[HISTORY: Adopted by the Village Board of the Village of Footville 11-1-2007 by Ord. No. 11-01-07. Amendments noted where applicable.]
This chapter is adopted under the authority granted by § 61.354, Wis. Stats. This chapter supersedes all conflicting and contradictory construction site erosion control regulations previously adopted by the Village of Footville under § 61.35, Wis. Stats.
The requirements of this chapter do not preempt more stringent construction site erosion control requirements that may be imposed by the Wisconsin Department of Natural Resources ("DNR").
The requirements of this chapter are not intended to limit any other lawful regulatory powers of the Village of Footville.
The Village of Footville Board designates the Village Engineer to administer and enforce the provisions of this chapter. The Village Board may review decisions of the Village Engineer upon written request by an applicant or permit holder delivered to the Village Clerk.
The Footville Village Board finds that runoff from land-disturbing activity carries a significant amount of sediment and other pollutants to the waters of the state in the Village of Footville. The Village Board also finds that sediment and other pollutants have a detrimental effect on water quality and downstream water uses and increases the potential for flooding of adjacent lands.
Recognizing the well-established relationship between erosion and sedimentation and the loss of water quality and the increased dangers of flooding, the Village Board finds that effective erosion control practices should be required. The Village Board also finds that construction site erosion and sediment control best management practices (BMPs) are commonly available and effective, and that the effectiveness of these BMPs depends upon proper planning and design, timely installation, and continuous maintenance.
Purpose. The general purpose of this chapter is to promote the health, safety, and general welfare of the people, preserve natural resources, and protect the quality of the waters of the state in the Village of Footville. Specific purposes are to:
Minimize the amount of sediment and other pollutants carried by runoff or discharged from land-disturbing activities to the waters of the state, or adjacent property, to the extent practicable.
Foster consistent, statewide application of the nonagricultural performance standards developed by the DNR in Subchapters III and IV of chapter NR 151, Wisconsin Administrative Code ("Wis. Adm. Code").
Assist the Village of Footville in becoming an "Authorized Local Program" pursuant to Chapter NR 216, Wis. Adm. Code.
Intent. The intent of this chapter is to require, through the use of a permit, BMPs to reduce the amount of sediment and other pollutants leaving sites of land-disturbing activities. It is intended that permit holders be able to choose the most cost-effective BMPs meeting the performance standards required under this chapter. This chapter is not intended to limit activity or land division permitted under the applicable zoning and land division ordinances.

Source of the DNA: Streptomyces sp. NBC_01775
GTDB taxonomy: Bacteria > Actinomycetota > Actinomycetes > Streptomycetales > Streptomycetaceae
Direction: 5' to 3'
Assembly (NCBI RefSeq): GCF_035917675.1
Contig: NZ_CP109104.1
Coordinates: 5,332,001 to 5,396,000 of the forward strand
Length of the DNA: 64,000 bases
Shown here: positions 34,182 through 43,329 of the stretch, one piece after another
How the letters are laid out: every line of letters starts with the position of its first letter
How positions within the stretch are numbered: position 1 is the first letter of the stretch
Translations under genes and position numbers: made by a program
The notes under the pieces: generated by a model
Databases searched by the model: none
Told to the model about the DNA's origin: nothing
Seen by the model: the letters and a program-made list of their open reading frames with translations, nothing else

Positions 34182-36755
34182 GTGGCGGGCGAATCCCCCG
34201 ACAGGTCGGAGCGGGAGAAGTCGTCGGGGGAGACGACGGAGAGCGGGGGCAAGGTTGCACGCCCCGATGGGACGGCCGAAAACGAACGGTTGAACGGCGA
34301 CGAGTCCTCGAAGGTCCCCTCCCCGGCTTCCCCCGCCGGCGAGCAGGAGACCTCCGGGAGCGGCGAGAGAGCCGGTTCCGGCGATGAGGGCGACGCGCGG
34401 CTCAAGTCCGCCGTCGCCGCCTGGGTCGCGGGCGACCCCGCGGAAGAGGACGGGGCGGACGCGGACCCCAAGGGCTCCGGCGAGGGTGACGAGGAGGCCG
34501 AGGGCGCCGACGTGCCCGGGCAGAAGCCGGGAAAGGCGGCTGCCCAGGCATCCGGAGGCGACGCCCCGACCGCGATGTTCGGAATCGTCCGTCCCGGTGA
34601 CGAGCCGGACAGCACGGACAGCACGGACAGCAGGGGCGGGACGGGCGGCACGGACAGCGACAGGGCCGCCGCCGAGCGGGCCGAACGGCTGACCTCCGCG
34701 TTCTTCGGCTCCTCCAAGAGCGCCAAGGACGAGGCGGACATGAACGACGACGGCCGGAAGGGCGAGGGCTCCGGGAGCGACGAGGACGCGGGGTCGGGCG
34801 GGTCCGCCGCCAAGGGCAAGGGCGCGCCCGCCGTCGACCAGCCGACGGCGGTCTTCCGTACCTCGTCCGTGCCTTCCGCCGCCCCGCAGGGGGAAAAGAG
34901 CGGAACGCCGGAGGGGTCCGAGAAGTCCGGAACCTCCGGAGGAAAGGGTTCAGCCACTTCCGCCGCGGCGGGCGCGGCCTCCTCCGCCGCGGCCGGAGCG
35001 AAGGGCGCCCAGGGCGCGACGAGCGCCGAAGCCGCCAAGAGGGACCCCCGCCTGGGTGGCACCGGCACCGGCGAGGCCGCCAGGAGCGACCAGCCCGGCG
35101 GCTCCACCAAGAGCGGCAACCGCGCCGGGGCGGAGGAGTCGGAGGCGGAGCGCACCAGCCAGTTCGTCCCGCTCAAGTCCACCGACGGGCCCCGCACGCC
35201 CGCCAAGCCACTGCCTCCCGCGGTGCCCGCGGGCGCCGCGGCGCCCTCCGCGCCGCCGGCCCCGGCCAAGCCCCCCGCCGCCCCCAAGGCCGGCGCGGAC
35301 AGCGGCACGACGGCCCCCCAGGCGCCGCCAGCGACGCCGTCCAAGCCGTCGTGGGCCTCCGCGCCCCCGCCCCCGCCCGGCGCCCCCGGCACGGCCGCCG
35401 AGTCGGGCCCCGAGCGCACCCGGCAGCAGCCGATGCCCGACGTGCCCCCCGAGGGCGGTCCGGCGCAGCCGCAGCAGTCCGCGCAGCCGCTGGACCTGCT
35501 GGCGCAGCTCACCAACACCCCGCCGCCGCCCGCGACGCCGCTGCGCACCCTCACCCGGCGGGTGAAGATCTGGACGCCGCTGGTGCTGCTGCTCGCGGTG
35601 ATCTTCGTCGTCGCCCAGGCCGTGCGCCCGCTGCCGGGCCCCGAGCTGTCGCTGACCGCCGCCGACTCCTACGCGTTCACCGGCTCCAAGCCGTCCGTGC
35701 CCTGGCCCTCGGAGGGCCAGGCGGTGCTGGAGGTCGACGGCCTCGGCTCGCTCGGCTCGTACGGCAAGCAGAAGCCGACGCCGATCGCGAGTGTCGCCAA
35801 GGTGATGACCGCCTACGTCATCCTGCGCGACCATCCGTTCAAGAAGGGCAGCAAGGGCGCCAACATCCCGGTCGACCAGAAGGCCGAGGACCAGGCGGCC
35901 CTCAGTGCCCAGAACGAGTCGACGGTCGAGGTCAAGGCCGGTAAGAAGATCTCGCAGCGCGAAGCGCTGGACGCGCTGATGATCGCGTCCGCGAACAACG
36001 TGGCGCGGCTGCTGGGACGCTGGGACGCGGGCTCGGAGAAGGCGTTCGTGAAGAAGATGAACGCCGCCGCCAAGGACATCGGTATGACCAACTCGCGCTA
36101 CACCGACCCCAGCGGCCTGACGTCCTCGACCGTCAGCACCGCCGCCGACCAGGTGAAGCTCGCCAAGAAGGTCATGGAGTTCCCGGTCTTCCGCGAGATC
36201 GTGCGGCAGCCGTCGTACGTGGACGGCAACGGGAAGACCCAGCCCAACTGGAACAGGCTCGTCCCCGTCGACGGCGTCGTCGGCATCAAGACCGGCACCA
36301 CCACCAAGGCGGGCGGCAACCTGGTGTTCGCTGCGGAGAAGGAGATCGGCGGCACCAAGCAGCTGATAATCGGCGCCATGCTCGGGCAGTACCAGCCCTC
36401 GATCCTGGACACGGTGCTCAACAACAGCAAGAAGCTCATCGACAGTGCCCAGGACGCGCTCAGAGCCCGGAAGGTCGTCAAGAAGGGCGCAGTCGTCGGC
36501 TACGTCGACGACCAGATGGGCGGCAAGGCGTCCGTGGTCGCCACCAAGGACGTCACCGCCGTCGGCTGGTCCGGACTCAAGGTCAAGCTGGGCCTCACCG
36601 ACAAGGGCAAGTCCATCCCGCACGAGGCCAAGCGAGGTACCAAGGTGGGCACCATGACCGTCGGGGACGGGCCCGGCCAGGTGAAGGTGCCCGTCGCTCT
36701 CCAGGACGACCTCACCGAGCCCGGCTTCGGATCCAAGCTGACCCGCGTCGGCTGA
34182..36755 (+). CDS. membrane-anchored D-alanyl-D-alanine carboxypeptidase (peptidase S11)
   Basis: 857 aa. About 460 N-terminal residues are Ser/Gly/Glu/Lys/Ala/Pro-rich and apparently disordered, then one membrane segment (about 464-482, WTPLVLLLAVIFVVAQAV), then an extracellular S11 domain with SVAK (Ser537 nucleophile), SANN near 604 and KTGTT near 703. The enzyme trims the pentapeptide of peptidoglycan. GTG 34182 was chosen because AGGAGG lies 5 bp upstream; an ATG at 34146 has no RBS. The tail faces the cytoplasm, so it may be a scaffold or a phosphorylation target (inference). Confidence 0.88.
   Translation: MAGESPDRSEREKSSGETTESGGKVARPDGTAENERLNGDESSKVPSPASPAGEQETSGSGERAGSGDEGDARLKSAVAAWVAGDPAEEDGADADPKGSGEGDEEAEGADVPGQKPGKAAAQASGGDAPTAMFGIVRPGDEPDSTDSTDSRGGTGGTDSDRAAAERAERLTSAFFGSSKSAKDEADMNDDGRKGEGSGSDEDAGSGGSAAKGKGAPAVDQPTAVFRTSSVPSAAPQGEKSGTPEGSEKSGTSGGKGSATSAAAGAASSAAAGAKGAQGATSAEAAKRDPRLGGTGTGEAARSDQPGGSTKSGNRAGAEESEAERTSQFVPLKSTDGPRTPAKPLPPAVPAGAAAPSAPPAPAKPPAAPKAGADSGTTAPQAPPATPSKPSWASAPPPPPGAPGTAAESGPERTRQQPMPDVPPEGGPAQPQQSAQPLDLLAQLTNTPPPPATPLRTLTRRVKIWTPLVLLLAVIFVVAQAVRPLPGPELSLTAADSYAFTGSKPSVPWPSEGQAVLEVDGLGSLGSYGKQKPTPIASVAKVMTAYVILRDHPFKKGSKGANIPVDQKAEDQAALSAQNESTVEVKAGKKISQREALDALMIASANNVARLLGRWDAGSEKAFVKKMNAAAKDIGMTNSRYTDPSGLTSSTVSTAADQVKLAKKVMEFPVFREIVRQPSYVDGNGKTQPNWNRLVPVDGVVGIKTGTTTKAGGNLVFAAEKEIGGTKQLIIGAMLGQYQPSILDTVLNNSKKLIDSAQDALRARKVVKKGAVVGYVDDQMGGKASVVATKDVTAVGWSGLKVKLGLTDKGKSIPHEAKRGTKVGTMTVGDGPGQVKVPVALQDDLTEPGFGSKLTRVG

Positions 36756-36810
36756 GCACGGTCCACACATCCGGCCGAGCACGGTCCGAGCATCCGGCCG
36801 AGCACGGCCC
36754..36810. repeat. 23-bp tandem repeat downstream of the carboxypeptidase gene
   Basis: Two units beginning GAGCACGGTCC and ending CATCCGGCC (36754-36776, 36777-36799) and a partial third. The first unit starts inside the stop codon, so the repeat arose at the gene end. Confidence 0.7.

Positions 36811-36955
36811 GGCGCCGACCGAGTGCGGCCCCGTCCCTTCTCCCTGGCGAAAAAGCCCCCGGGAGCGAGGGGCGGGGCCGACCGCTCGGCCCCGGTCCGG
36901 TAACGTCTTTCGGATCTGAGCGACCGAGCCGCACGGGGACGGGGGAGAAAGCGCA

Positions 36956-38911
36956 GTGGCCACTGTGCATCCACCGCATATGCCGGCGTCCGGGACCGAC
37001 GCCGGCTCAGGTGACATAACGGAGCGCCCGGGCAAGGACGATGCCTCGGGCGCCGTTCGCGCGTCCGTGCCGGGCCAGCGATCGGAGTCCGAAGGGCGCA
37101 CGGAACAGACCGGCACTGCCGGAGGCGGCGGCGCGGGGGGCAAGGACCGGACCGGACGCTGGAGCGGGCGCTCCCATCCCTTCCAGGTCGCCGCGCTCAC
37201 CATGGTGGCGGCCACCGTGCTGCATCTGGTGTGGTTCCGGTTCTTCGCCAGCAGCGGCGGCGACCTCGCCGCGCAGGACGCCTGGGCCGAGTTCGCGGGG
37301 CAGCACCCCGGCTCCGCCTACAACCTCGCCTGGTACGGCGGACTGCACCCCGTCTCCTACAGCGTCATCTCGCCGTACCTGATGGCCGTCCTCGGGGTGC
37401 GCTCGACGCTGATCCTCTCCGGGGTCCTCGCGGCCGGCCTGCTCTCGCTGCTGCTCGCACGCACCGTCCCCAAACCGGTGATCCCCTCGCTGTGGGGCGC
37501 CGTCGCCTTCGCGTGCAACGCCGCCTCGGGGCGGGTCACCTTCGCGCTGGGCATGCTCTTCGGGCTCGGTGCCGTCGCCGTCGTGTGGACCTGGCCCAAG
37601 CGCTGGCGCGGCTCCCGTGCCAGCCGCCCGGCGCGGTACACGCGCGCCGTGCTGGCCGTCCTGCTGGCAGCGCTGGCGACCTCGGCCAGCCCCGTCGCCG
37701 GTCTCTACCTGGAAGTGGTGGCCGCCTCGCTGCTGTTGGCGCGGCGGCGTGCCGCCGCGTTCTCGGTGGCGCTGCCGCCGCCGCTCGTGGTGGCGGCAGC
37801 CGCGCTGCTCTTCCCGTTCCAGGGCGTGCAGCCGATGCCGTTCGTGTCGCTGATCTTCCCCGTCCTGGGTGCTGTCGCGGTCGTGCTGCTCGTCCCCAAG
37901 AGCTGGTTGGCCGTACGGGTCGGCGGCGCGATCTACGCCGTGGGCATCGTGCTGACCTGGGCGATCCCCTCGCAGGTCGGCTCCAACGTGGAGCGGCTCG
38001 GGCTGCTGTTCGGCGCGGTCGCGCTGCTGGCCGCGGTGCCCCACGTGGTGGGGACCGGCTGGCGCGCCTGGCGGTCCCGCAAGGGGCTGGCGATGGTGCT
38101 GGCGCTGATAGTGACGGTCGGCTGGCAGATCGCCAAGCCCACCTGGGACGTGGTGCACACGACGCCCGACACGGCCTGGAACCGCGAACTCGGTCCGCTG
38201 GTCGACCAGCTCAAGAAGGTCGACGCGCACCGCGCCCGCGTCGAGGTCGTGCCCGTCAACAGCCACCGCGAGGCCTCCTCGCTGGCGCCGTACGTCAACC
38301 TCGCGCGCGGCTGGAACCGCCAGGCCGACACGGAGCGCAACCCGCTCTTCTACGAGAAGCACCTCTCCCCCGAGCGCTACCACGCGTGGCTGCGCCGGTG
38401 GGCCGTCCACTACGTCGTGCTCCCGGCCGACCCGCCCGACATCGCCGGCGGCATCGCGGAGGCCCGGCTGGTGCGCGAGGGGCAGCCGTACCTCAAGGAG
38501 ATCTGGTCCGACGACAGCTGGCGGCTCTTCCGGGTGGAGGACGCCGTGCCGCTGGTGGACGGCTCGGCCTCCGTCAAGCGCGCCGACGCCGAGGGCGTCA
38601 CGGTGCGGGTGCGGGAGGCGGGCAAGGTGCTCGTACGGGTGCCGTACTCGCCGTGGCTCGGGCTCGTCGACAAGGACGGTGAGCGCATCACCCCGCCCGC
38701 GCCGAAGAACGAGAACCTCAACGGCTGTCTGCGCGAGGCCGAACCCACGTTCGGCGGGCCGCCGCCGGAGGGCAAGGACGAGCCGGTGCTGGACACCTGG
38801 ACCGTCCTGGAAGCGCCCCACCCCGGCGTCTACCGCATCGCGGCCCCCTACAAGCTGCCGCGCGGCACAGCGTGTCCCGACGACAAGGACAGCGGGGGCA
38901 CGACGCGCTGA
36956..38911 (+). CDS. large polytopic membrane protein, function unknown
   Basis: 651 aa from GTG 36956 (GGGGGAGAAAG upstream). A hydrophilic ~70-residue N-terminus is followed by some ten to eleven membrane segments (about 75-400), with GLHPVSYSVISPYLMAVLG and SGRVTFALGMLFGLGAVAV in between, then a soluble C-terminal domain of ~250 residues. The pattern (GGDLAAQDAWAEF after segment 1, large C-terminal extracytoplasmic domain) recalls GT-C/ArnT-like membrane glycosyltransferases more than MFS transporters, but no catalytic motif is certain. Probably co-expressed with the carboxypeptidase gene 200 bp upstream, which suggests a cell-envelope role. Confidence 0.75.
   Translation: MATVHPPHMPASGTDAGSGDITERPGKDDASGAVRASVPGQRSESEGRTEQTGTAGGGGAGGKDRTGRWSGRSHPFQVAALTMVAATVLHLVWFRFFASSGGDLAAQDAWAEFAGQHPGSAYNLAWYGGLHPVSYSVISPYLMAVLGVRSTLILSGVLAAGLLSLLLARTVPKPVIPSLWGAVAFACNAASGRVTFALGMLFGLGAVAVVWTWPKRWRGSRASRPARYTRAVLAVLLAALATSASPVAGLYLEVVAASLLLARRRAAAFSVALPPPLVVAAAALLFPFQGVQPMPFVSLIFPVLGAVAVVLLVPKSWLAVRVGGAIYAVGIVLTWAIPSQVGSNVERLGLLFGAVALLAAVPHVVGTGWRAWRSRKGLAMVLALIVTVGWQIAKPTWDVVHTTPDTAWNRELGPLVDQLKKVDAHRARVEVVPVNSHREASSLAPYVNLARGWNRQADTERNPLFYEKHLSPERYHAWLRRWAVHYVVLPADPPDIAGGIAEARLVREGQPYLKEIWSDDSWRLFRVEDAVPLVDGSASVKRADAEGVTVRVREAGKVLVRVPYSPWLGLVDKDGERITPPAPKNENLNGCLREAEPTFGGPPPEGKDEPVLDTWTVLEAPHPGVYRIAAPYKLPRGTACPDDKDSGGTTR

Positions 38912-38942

Jurisdiction. The provisions of this chapter shall apply to land-disturbing construction activity sites within the boundaries and jurisdiction of the Village of Footville, as well as lands located within the extraterritorial plat approval jurisdiction of the Village of Footville, even if plat approval is not involved.
This chapter applies to the following land-disturbing activities:
Grading, removal of protective ground cover or vegetation, excavation, land filling, or other land-disturbing activity where:
The cumulative area affected exceeds a surface area of 1,000 square feet on a slope of 12% or greater; or
Where the cumulative area affected exceeds a surface area of 4,000 square feet or more. This includes any activity directly affecting a cumulative surface area less than 4,000 square feet that is part of a larger construction site that in total disturbs more than 4,000 square feet.
Grading, excavation or filling, or any combination thereof, affecting 400 cubic yards or more of soil, sand, or other excavation or fill material;
Laying, boring, repairing, replacing, or enlarging underground pipe, cable, or wire for a distance of 300 feet or more;
Disturbing 100 feet or more of road ditch, grass waterway, or other land area where surface drainage flows in a defined open channel;
Constructing new public or private roads, access roads, or driveways, or portions thereof, exceeding 100 feet in length;
Land-disturbing activities relating to land divisions, including subdivision plats, certified survey maps, and condominium plats requiring public or quasi-public improvements;
Land-disturbing activities, on a site of any size, that have been observed to cause, or have been determined likely to result in, undue channel erosion, increased water pollution by scouring or the transportation of particulate matter, or endangerment of property or public safety.
This chapter does not apply to the following:
Agricultural activities, to include land-disturbing activities directly involved with the planting, growing and harvesting of any plant grown for human or animal consumption and pasturing or yarding of livestock;
Silviculture activities, to include land-disturbing activities directly relating to nursery operations and sod farms;
Routine maintenance for project sites under one acre of land disturbance if performed to maintain the original line and grade, hydraulic capacity or original purpose of the facility;